Saturday, April 27, 2013

Local police want to bypass DPS on wiretapping but rarely use labor-intensive tactic

Earlier, Grits complained at length about a bill passed out of the Texas Senate, SB 188, by Sen. Joan Huffman, expanding wiretapping authority and on Monday its House companion HB 530, by Rep. Allen Fletcher, will be heard by the House Criminal Jurisprudence Committee. The legislation would let the six largest police departments and the Harris County Sheriff engage in wiretapping on their own authority. Under current law, when local prosecutors get wiretap orders they must be implemented by DPS officers. The argument by bill proponents last week, and in prior committee hearings, was that DPS was too overwhelmed to handle wiretapping duties. But here's a table Grits compiled of the total number of wiretapping requests by local Texas agencies since before the turn of the century.

Wiretap orders issued by
Texas state district judges: 1997-2011
2011: 2
2010: 1
2009: 0
2008: 2
2007: 4
2006: 2
2005: 4
2004: 0
2003: 4
2002: 2
2001: 1
2000: 0
1999: 4
1998: 5
1997: 0

Why do local agencies need this authority when right now they hardly ever use wiretaps? At last week's House Criminal Jurisprudence meeting there was a telling exchange when the committee heard essentially similar legislation to SB 188 from state Rep. Gene Wu. Committee member Matt Schaefer asked a Houston police detective, who said this bill would let him do more wiretaps, how many times HPD had requested a DPS wiretap last year. He replied that HPD had not requested any because they knew DPS was too "busy." DPS, however, has never turned down an agency that asked them to perform a wiretap if they've got the proper orders from their local judge. The argument seems to be, "If we didn't have to go through DPS we'd do more of them." But why? Can they credibly say that without having even tried going through the existing legal mechanisms?

The other big complaint was that, right now, local PDs often have to ask the feds for assistance when they need a wiretap. But so what? Is that really a terrible thing? Let the feds do their thing. They're a lot better equipped to do those sorts of labor-intensive investigations, anyway. But if Texas agencies aren't even using their current wiretapping authority, why expand it?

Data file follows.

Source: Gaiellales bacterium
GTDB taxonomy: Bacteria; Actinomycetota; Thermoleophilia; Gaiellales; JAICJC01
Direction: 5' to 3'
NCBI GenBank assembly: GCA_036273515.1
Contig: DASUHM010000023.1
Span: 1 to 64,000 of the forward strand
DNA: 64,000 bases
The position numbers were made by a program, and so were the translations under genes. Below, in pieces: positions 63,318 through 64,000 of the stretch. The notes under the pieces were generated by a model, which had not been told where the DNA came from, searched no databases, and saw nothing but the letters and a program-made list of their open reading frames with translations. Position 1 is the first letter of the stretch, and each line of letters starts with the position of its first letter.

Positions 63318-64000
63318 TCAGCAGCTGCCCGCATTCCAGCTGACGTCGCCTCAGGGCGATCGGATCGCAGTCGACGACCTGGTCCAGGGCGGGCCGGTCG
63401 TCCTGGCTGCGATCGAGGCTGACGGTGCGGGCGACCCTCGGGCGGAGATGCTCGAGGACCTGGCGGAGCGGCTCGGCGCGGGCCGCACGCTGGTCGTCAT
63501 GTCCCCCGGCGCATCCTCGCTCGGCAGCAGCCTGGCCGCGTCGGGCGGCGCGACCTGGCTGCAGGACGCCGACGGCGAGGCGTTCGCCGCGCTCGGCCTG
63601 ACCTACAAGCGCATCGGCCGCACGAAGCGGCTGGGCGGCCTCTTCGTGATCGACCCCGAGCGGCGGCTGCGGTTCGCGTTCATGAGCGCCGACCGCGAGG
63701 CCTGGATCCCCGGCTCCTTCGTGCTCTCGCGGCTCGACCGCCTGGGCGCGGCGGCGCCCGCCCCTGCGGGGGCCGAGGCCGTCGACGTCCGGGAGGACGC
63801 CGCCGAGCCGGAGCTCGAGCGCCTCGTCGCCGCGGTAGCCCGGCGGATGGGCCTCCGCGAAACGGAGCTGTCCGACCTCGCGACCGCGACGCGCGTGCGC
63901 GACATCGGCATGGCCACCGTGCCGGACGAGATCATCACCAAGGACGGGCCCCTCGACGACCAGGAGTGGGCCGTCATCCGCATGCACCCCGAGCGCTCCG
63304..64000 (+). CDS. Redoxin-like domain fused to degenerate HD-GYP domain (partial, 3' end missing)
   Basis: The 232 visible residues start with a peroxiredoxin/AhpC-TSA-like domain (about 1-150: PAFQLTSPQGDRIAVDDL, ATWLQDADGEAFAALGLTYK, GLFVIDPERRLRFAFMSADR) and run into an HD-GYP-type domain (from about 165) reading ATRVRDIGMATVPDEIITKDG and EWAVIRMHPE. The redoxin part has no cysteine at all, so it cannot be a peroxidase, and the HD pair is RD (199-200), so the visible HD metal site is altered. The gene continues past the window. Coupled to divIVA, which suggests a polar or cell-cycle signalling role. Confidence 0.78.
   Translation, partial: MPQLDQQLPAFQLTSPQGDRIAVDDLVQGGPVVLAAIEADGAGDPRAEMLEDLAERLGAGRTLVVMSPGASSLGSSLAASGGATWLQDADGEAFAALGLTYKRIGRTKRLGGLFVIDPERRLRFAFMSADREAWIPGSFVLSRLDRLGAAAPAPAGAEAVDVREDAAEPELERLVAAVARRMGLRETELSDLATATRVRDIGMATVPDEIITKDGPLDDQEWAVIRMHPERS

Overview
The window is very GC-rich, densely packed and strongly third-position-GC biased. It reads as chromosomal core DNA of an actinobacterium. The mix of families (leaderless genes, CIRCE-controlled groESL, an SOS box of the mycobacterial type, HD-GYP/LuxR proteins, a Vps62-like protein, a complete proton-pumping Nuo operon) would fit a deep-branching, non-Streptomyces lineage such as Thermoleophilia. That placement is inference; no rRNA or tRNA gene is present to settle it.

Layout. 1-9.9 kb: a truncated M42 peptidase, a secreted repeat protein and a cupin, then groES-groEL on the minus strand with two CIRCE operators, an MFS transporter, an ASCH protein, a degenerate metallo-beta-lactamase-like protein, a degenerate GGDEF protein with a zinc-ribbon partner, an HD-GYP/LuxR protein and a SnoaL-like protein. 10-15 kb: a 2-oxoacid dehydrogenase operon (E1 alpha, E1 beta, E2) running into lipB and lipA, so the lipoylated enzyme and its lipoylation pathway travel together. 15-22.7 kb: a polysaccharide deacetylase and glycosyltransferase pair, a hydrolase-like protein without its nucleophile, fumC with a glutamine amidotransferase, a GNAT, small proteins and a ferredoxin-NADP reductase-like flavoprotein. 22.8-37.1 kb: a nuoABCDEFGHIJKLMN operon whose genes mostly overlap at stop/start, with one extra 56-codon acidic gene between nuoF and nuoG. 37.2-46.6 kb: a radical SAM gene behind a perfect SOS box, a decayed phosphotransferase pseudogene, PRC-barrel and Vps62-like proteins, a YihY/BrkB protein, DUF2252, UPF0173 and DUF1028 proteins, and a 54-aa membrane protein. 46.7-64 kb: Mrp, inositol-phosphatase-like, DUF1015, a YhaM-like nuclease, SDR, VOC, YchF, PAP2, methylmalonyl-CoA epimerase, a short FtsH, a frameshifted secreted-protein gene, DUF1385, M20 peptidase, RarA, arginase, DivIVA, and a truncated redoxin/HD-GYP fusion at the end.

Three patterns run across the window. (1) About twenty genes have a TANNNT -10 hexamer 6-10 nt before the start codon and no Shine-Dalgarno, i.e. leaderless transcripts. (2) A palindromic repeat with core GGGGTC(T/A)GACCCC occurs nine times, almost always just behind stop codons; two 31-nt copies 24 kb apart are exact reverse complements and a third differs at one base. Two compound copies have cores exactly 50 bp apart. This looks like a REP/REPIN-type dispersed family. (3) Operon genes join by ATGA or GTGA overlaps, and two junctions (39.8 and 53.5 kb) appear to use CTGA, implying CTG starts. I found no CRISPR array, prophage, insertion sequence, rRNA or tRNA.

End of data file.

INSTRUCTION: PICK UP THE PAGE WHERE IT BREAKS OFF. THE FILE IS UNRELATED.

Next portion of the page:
This bill amounts to a solution looking for a problem. If Houston PD had received judicial approval for a wiretap and DPS was unable to implement it, that'd be one thing. But if it's just to give them a leg up in some bureaucratic turf war with the feds, or to keep from having to involve DPS, those don't seem like very good reasons to let the big local PDs have this authority.

MORE (Monday, April 29): See written testimony I submitted to the committee against the bill.



Mike said...

Wiretapping is expensive and labor intensive no matter who does it. DPS participates in more federal wiretaps than they initiate at the state level.

Anonymous said...

Look at previous legislation authored by Joan Huffman. She's the nation's leading Nazi...

Anonymous said...

Here's the bills Huffman filed:

She doesn't want photos of cops who are investigated for child sex crimes made available to the public:

And she would close down websites that expose police officers who molest children:

Senator Huffman wants a full-blown Police State and is the single biggest threat to Civil Liberties in the state.

Soronel Haetir said...


I don't see that a low number of requests is particularly meaningful on its own. If the local agencies know that DPS will stall or be unpleasant about the wiretap orders in some other way I would expect those agencies to not bother making the request to the judge to begin with in many instances. I just don't see that chart of number of requests shedding any light on the DPS cultural response to such orders when they are in fact issued.

Gritsforbreakfast said...

SH, whatever DPS' "cultural response," whatever that means, their actual, real-world response has been to perform wiretaps whenever asked. If HPD doesn't ask because they don't want to share asset forfeiture money, for example, if they bust someone with a lot of assets, which is my guess at the real reason they don't request them more often, to me that's not a reason most taxpayers care about.

They can't both claim the current system is broken and also that they fail to investigate cases rather than even try to use it. Also, if the feds are doing them instead in the most serious cases, is that a reason for tremendous alarm? Not in my book, as long as the cases are being investigated. HPD's and DPD's turf war with DPS and the feds are none of my concern and IMO shouldn't concern the Criminal Jurisprudence committee.